Tips For Staying Sober Using Exercise

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Exercise with Weights


*Guest Post from Constance Ray of RecoveryWell: Constance Ray started with the goal of creating a safe place for people to share how addiction has affected them, whether they are combating it themselves or watching someone they care about work to overcome it.


Tips For Staying Sober Using Exercise

Back when you were drunk or high most of the time, you knew it was time to get sober. But addiction isn’t so easy to beat, and it took a lot of time — and help from others — before you finally got sober. It’s something you should be proud of, but it’s also something you need to work at every day. Your addiction isn’t completely gone; you just have it under control.

But as you know, relapses and moments of weakness are always problems. That’s why you should start exercising more. As you can see below, there are many activities and exercises you can do to help stay sober — and to improve your fitness as well.

How Exercise Helps

Being addicted to drugs or alcohol can ruin your health, but sometimes, it’s poor health that leads to substance abuse. That’s why so many people become addicted to prescription drugs. By improving your physical health, you can make such addictions less attractive. Not only will exercise help alleviate the need for substances, you’ll also want to protect your newly fit body.

As explains, exercise helps prevent substance abuse. Being active stimulates the brain’s natural mood-boosting chemicals like endorphins. These can often replace the need for drugs, delivering a natural high that substitutes well for the artificial one. Exercise also improves your ability to fight stress.

Exercise isn’t just about improving physical health. The Huffington Post reports that it offers many mental health benefits that can help you stay sober, such as:

  • Improved self-esteem as you like how you look better.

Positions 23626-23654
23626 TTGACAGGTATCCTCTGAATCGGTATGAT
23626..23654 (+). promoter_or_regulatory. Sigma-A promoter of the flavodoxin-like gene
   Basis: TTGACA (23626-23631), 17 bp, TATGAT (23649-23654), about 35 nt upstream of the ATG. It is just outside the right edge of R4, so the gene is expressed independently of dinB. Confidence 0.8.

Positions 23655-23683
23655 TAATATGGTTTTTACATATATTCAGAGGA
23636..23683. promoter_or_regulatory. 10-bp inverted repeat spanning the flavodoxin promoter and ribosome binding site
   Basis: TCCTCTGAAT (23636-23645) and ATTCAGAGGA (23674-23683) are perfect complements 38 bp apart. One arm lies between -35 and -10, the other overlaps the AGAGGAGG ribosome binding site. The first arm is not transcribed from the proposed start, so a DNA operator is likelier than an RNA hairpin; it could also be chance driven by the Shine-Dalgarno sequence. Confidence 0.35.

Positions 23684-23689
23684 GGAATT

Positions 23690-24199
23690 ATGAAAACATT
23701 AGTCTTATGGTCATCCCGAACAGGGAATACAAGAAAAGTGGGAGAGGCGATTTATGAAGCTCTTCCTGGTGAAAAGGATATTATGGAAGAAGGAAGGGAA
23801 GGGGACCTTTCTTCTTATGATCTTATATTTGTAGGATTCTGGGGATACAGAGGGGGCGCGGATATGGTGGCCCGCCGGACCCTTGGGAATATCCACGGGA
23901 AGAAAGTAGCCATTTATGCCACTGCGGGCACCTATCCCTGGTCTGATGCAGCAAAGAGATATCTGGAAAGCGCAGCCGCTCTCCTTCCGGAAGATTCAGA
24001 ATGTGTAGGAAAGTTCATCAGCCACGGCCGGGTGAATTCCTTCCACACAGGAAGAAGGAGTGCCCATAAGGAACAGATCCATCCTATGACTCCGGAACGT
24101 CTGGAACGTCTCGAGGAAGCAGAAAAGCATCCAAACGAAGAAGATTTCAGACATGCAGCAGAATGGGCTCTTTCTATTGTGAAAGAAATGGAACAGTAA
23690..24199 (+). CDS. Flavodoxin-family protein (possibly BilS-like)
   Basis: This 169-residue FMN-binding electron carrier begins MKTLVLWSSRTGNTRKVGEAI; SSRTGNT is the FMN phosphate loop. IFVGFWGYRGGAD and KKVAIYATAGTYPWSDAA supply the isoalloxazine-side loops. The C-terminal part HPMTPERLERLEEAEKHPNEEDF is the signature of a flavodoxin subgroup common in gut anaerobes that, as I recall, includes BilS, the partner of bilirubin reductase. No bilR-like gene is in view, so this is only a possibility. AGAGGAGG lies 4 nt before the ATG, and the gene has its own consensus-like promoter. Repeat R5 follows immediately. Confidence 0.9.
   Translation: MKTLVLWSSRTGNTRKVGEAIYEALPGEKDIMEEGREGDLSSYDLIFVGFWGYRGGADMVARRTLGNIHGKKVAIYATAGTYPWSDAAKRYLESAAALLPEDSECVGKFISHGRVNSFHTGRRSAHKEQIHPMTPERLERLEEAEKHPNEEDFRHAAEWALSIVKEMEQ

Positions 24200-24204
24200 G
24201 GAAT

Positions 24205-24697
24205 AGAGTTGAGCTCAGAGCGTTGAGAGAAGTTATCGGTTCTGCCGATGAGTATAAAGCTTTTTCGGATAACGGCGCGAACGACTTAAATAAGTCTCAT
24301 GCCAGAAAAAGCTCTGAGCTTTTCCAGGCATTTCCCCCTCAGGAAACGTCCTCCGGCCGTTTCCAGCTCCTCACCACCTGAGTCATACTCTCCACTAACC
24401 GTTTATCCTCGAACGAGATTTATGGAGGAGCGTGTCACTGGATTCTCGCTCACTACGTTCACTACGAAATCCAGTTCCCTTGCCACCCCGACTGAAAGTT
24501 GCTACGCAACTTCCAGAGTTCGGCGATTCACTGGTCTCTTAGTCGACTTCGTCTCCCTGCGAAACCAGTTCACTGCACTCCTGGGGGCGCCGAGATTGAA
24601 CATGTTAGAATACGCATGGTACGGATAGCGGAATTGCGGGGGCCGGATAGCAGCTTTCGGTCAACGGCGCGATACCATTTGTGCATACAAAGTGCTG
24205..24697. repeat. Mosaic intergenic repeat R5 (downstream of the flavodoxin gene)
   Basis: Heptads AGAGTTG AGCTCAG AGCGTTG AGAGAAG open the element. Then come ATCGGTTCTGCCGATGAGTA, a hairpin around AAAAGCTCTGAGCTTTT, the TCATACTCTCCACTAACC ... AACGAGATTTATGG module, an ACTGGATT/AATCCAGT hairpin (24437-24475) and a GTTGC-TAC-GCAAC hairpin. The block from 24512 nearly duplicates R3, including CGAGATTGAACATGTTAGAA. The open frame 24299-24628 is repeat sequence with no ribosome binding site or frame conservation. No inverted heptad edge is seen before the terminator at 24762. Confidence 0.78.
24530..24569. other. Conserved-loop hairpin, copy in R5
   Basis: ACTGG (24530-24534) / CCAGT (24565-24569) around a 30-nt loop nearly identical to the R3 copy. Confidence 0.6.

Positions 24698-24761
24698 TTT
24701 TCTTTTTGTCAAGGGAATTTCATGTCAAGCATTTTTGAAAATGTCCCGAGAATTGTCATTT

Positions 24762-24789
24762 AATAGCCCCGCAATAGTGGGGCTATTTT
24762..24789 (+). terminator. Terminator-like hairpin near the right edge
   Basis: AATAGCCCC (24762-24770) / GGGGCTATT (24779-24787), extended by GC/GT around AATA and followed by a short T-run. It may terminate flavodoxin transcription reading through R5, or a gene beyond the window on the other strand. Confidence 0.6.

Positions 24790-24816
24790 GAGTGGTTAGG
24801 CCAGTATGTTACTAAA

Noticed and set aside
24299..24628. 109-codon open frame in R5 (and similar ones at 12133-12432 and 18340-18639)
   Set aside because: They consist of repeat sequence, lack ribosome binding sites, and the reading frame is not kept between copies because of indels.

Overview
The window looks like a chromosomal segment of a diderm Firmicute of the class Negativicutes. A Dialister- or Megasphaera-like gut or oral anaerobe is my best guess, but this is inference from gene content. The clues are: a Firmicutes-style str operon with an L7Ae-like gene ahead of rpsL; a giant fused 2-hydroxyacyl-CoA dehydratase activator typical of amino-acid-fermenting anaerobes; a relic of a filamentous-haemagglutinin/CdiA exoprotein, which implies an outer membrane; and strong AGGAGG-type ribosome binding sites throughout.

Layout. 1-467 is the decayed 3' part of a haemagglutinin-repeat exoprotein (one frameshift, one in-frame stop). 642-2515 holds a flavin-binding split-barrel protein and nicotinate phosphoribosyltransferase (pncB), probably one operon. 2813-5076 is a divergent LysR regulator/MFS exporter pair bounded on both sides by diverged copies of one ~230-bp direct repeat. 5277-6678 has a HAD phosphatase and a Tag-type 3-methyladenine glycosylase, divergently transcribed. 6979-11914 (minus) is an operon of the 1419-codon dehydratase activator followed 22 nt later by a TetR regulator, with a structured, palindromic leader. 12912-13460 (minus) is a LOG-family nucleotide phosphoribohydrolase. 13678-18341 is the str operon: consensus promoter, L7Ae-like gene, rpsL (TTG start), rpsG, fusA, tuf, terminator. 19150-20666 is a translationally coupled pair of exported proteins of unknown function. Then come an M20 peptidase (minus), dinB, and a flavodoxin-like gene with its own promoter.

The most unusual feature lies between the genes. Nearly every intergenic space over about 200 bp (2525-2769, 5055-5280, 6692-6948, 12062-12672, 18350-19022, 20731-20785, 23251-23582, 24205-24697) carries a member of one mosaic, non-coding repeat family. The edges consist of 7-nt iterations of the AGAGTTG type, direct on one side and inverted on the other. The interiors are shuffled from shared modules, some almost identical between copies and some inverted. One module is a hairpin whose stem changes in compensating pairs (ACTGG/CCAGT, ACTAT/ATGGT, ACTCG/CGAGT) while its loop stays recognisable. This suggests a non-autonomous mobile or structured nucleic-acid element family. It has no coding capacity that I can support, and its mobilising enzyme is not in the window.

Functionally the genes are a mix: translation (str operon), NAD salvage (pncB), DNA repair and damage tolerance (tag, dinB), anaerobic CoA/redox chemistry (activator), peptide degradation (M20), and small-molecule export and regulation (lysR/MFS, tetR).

• Prevention of cognitive decline and more production of chemicals that prevent degeneration of brain cells.
  • Reduction in stress and anxiety.
  • Improved memory and ability to unwind after a long day.

Specific Exercises To Try

Addiction recovery is a process, so you need help to stay sober. As you can see, exercise can really help with that. But what exercise exactly? Are they all basically the same? While just about any form of exercise can help, there are some that are better for fighting addiction. lists some holistic exercises for keeping healthy. These include:

  • Yoga for heart health and decreased inflammatory responses. You can do a formal yoga class or just incorporate a 20-minute routine of your own three times each week.
  • Pilates is similar to yoga but focuses more on building your core strength and posture.
  • Tai chi is almost a combination of meditation and stretching that improves your health.

However, there are more traditional exercises that boost your overall wellness and help keep you sober.

  • Swimming exercises a lot of muscles, spends plenty of calories, and can help decrease your stress.
  • Resistance training with weights or dumbbell builds muscle strength and helps burn fat. Plus, it’s a clear, visual improvement that can boost your confidence.
  • Sports like tennis, basketball, or running are great exercise and can give you that natural high to help fight your addiction.

Anger & Addiction Issues

Speaking of addiction, many people have issues with anger as they struggle with substance abuse and addiction recovery. If you’re sitting around all day letting your health suffer, there’s a real chance your anger can lead to serious problems.

Thankfully, you can use exercise for anger management when in sobriety. Because exercise reduces stress, increases dopamine, and boosts your confidence, it can also be very effective in keeping you calm and relaxed.

Exercise To Stay Sober

You worked hard and sacrificed to get into addiction recovery. Don’t let that go to waste. Instead, explore your exercise options to improve both your physical and mental health. With some yoga, resistance training, or sports, you can increase your odds of doing what you want — staying sober.

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